Diversity in all forms

“If everyone is thinking alike then somebody isn’t thinking”
– General Patton

Diversity has outgrown its place as simply a corporate characteristic. Businesses need to move forward from the basics to reap the real benefits that come from a diverse workforce.

The promotion of diversity throughout businesses has grown considerably in the last few years, with quotas often shocking businesses into action. But as a recent FT article highlights, progress beyond gender and beyond the board room has been mixed. There is a growing risk of “diversity fatigue” as companies focus on numerous other problems that are arising in today’s economic climate.

But it’s this environment in which businesses will find the benefits of diversity increasingly beneficial. Considering diversity of thought when hiring enhances problem-solving, and creates more innovative solutions. Crucially it also makes businesses resilient on more fronts.

Hiring people from different backgrounds and experiences develops a better reflection of the experience for customers, markets and communities. With employees that are more attuned to the diverse population, it gives businesses better scope to cover the most ground.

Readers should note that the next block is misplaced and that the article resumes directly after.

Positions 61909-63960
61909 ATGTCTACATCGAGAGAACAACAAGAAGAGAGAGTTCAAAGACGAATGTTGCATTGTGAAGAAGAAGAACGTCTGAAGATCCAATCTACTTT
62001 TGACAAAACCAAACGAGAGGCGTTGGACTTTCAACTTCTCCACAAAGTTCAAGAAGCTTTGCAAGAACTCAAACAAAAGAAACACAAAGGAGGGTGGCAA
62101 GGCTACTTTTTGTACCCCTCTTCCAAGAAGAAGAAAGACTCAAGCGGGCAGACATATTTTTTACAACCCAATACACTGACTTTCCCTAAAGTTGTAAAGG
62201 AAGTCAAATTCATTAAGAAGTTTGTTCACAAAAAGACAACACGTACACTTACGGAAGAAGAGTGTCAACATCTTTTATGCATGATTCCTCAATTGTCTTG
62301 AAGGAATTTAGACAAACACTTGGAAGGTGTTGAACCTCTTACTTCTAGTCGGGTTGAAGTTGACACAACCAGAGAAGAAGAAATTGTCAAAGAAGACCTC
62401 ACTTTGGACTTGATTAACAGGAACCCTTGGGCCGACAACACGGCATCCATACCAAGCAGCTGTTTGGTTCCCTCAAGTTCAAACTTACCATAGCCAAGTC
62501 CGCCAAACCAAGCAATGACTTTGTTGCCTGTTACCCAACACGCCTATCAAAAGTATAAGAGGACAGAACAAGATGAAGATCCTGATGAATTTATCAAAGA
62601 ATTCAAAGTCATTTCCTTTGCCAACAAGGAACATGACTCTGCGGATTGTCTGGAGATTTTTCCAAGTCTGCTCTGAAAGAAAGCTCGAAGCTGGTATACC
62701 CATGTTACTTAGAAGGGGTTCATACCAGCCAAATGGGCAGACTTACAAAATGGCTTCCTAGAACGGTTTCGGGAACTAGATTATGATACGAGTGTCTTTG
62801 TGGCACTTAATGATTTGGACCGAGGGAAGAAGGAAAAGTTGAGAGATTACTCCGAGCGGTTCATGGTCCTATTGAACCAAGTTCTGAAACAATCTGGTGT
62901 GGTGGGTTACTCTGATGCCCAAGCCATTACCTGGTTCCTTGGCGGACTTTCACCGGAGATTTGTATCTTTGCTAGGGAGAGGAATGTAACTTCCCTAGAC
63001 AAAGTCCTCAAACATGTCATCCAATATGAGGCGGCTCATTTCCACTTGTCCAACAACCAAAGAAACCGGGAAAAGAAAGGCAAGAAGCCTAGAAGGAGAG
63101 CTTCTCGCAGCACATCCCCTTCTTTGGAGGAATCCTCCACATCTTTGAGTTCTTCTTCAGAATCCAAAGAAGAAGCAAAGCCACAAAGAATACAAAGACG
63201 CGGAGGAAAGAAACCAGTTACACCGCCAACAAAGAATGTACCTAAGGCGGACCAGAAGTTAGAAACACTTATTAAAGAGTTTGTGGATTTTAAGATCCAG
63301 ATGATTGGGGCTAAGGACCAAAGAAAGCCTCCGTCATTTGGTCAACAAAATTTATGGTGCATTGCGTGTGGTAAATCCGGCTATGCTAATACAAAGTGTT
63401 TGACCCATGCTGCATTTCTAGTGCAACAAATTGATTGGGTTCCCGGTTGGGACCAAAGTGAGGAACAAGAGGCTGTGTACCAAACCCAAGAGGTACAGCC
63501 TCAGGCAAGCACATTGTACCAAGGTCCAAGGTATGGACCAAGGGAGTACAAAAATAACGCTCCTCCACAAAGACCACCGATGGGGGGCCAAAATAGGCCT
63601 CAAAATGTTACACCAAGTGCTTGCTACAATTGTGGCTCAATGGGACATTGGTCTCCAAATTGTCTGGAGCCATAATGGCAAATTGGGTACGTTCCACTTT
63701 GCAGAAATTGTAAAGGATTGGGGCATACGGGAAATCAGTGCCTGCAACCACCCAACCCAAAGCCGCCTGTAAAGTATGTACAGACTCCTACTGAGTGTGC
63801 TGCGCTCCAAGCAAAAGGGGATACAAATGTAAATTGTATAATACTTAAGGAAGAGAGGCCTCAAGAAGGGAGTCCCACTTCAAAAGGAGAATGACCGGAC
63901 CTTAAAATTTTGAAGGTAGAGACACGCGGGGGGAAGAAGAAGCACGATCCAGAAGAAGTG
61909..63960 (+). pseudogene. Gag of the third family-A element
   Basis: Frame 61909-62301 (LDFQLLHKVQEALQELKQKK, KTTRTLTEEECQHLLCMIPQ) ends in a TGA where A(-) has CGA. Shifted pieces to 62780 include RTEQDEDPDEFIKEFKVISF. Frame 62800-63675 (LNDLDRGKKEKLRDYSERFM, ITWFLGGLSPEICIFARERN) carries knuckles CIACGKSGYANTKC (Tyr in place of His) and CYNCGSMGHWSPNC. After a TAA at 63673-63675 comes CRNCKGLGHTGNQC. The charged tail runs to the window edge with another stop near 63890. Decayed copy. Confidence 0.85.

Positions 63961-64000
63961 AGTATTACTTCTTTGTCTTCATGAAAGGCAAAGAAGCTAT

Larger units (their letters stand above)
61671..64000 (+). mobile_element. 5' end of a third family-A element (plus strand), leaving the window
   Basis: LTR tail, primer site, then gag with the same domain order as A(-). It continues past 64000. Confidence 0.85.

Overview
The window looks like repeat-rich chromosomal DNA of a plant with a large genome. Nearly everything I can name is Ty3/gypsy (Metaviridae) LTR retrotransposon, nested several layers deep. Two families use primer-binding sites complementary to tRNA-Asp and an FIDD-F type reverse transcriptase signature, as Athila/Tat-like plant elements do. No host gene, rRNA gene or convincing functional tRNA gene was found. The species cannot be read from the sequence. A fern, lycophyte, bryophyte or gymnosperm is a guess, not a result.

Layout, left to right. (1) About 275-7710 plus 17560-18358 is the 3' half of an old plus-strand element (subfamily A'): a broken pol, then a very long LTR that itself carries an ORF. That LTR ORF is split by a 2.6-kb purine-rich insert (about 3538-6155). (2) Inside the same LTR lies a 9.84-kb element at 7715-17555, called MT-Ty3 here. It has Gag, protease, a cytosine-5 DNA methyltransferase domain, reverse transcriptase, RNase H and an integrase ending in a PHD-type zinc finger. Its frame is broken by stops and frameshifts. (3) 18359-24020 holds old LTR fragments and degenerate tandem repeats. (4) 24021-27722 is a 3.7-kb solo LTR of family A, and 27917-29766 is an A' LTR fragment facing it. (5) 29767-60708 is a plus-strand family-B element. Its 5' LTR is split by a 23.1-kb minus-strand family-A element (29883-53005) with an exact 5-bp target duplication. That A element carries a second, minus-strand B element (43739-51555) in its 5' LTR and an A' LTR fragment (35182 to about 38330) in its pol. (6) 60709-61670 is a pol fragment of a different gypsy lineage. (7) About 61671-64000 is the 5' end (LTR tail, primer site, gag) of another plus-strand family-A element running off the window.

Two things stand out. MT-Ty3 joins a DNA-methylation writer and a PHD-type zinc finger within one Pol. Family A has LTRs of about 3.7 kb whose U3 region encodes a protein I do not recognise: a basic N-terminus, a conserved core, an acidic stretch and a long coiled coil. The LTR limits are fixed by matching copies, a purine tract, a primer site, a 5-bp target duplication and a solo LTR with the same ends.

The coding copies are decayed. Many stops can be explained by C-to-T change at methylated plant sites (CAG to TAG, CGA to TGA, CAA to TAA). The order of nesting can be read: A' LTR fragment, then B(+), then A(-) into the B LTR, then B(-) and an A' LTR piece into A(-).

Businesses have made progress with gender and the momentum must continue. A great example of opening up the real potential of diversity is a recent collaboration between 40 financial institutions. Together they have formed the Diversity project, recognising the importance of recruiting people from a range of backgrounds, with different experiences and thought processes.

The benefits of a diverse workforce are extensive, but companies also need to navigate the recruitment process with care. Here are a few Belonging tips for creating a successful, diverse workforce:

  • Encourage a culture where tribes can overlap and interlink without brittle definitions around them.
  • Approach hiring for ‘cultural fit’ with caution. It is easy for leaders to create a uniform workforce through recruiting people in their own image, limiting the range and scope of thinking.
  • Hire people with complementary skills and styles of problem solving in order to cover the most ground when tackling new challenges and creating ideas.
  • Consider whether your business has the right people from different backgrounds so you can mirror the experience of customers, markets and communities.